Russia Reborn

Reimagining Moscow's Foreign Policy

Fireworks explode over St. Basil Cathedral at Red Square during New Year's Day celebrations in Moscow January 1, 2011. Tatyana Makeyeva / Reuters

Two decades after the withdrawal of Soviet troops from Afghanistan and the fall of the Berlin Wall, and nearly 20 years after the breakup of the Soviet Union, Russia has shed communism and lost its historical empire. But it has not yet found a new role. Instead, it sits uncomfortably on the periphery of both Europe and Asia while apprehensively rubbing shoulders with the Muslim world.

Throughout the 1990s, Moscow attempted to integrate into, and then with, the West. These efforts failed, both because the West lacked the will to adopt Russia as one of its own and because Russian elites chose to embrace a corporatist and conservative policy agenda at home and abroad.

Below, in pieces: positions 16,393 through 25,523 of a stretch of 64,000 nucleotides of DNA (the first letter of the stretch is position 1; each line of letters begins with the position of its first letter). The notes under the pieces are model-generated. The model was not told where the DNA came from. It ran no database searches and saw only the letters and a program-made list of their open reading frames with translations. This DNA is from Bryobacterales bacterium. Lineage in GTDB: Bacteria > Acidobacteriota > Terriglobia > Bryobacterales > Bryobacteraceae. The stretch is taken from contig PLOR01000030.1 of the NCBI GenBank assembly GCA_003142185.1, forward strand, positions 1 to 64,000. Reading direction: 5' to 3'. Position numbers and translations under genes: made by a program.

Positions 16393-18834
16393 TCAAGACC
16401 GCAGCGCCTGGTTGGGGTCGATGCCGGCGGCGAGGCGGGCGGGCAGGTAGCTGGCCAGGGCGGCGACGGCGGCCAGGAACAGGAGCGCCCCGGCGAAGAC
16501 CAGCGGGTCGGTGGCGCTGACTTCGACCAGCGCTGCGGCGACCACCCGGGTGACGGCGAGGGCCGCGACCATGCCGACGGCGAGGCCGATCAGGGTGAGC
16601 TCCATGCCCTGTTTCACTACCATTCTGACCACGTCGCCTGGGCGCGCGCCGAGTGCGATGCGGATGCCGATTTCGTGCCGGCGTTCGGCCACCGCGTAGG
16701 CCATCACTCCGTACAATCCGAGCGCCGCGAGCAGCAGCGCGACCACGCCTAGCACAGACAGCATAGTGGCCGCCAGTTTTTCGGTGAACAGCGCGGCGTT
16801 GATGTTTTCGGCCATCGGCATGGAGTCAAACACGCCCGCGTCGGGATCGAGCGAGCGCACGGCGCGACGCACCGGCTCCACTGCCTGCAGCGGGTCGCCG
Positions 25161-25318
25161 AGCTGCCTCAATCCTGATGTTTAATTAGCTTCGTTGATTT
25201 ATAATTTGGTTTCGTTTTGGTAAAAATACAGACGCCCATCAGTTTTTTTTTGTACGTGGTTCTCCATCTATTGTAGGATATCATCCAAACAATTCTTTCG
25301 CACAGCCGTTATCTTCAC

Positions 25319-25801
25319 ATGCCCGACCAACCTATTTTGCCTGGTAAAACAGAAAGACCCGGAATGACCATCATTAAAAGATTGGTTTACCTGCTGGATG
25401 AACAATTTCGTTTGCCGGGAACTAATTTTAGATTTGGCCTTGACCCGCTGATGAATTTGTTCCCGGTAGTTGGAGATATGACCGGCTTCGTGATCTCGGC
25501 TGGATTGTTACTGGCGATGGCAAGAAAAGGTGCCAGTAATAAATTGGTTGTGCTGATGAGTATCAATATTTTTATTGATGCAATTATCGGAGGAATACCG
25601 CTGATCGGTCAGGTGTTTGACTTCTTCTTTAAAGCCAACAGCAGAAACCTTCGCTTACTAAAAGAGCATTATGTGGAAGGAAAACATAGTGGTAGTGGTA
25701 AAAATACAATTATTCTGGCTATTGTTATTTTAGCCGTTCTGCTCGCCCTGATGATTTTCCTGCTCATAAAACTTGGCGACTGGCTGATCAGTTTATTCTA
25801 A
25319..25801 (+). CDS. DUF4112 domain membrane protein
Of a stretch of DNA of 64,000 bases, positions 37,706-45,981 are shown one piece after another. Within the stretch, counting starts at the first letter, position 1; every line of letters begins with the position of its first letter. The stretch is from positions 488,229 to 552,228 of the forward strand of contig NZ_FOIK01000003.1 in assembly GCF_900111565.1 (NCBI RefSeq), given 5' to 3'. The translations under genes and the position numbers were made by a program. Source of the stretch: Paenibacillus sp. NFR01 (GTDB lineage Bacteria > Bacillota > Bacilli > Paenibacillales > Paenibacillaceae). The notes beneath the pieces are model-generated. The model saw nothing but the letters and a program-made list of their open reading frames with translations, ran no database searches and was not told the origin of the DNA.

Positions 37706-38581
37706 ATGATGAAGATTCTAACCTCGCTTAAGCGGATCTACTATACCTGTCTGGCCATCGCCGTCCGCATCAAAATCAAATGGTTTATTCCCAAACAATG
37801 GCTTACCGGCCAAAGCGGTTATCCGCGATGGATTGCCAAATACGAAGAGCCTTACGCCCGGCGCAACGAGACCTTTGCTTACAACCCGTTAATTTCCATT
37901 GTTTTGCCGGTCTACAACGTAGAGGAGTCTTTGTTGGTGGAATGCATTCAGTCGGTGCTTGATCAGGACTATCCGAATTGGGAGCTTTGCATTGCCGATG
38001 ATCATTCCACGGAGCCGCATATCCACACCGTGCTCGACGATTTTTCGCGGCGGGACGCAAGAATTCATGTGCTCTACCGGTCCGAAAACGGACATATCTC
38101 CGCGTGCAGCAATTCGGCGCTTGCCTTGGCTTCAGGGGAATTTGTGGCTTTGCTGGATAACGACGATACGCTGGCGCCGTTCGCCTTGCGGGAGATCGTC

As a result, in the second presidential term of Vladimir Putin, Russia abandoned its goal of joining the West and returned to its default option of behaving as an independent great power. It redefined its objectives: soft

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